Hierarchy of Constraints

There is thus a large range of factors that influence human food choice. These are a complex blend of both positive and negative influences that either encourage or constrain our choice of particular foods as well as a combination of biological, psychological, economic, and social factors. These all operate in very different ways and on different aspects of this phenomenon called food choice. How can these be sorted into any kind of scheme or hierarchy to assess their relative importance in any particular context? Various composite models of food choice have been developed, but these often become so global as to be almost meaningless. Following Wheeler, one solution is to turn the issue on its head and start with an analysis of the factors that constrain or limit choice and so identify the range of choice open to an individual in any particular context and what determines this (Table 1).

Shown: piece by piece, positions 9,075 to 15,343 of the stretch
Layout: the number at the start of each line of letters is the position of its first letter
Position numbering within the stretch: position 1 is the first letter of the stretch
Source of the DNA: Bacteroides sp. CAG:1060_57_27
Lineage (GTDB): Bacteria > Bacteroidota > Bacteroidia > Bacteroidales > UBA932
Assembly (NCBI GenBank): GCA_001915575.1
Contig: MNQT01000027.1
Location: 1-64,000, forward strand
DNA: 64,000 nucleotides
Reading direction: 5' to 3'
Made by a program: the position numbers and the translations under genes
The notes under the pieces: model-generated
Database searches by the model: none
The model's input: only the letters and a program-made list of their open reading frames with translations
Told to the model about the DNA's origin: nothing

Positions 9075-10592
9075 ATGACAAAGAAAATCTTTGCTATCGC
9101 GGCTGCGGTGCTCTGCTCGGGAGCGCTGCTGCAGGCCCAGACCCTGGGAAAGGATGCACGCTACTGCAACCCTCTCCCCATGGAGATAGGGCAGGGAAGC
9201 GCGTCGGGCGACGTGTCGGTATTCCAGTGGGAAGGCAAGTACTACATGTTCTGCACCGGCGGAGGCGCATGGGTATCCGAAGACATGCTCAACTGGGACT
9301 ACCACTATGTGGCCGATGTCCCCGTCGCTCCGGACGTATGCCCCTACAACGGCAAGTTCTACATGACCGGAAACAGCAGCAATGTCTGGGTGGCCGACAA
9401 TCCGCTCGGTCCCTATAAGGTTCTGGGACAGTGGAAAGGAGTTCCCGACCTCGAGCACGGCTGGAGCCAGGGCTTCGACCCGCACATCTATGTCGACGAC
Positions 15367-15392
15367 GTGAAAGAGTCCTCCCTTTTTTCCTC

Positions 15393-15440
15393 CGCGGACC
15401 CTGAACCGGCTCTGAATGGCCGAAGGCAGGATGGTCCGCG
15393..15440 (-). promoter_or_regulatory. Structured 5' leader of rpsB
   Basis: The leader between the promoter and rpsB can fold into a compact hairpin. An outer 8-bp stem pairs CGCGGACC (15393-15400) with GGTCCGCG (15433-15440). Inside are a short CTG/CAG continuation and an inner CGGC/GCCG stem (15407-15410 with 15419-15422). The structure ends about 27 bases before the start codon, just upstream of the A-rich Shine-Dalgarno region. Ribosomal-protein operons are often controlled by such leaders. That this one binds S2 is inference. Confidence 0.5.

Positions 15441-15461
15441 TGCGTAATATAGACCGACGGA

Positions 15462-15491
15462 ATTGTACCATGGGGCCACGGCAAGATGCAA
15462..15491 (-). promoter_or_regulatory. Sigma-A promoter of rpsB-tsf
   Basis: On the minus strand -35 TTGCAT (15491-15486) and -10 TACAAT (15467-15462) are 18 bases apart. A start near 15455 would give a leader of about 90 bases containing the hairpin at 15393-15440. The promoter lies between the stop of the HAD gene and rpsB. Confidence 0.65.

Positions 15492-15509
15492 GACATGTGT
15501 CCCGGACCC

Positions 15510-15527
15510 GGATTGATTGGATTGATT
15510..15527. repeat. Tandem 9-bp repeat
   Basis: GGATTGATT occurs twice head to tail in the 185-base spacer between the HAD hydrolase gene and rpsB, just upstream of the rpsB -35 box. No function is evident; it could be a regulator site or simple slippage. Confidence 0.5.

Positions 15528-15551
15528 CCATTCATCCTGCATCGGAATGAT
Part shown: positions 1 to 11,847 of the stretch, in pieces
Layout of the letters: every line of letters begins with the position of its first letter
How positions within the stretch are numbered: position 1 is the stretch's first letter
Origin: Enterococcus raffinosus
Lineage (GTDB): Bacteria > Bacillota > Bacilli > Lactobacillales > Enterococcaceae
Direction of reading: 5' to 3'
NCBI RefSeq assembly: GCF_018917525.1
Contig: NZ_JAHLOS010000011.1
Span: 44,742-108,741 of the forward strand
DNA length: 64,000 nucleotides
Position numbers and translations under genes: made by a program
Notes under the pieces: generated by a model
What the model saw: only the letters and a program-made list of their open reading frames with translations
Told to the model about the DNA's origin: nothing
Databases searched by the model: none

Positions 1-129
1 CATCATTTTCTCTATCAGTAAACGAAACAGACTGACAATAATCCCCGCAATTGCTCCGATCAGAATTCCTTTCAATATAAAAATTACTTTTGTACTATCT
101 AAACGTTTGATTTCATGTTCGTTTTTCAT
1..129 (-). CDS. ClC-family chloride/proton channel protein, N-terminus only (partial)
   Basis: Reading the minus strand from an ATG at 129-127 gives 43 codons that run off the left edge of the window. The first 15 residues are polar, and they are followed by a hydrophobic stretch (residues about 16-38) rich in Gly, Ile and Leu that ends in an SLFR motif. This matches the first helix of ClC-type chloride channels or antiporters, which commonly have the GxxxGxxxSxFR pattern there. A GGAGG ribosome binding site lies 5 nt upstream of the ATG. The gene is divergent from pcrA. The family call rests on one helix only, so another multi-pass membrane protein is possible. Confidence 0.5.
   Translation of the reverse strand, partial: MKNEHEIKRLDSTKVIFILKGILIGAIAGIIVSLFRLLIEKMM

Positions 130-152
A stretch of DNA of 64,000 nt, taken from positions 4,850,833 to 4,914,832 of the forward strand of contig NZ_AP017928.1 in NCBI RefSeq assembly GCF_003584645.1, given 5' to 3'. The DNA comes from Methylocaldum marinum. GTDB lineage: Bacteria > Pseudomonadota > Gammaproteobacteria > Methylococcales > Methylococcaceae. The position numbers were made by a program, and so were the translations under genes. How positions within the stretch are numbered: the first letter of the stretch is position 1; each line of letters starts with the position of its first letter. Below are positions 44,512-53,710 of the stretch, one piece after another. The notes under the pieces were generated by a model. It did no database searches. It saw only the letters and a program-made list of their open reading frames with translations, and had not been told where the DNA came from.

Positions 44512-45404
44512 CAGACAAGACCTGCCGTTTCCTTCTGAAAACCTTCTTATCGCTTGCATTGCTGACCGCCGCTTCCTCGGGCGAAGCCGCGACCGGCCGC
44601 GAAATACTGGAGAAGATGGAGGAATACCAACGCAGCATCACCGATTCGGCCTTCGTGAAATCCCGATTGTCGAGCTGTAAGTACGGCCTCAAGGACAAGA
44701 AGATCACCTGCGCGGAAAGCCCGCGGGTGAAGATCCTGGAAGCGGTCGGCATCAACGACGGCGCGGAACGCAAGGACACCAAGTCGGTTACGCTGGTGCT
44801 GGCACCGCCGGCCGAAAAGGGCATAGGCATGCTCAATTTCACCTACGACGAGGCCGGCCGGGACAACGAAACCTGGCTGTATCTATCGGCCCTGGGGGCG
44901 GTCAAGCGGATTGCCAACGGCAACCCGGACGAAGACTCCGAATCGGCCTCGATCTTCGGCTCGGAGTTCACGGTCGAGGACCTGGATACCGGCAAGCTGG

The relative importance of particular influences or constraints will vary from one context to another and also with how they interact, but such a hierarchical framework allows identification of what the relevant factors may be in any given situation and their relative importance for any given individual and thus what degree of choice is actually available to them.

See also: Appetite: Physiological and Neurobiological Aspects; Psychobiological and Behavioral Aspects. Eating Disorders: Anorexia Nervosa; Bulimia Nervosa; Binge Eating. Energy: Balance; Adaptation. Hunger. Obesity: Definition, Etiology and Assessment. Religious Customs, Influence on Diet. Socio-economic Status.

Breaking Bulimia

Breaking Bulimia

We have all been there: turning to the refrigerator if feeling lonely or bored or indulging in seconds or thirds if strained. But if you suffer from bulimia, the from time to time urge to overeat is more like an obsession.

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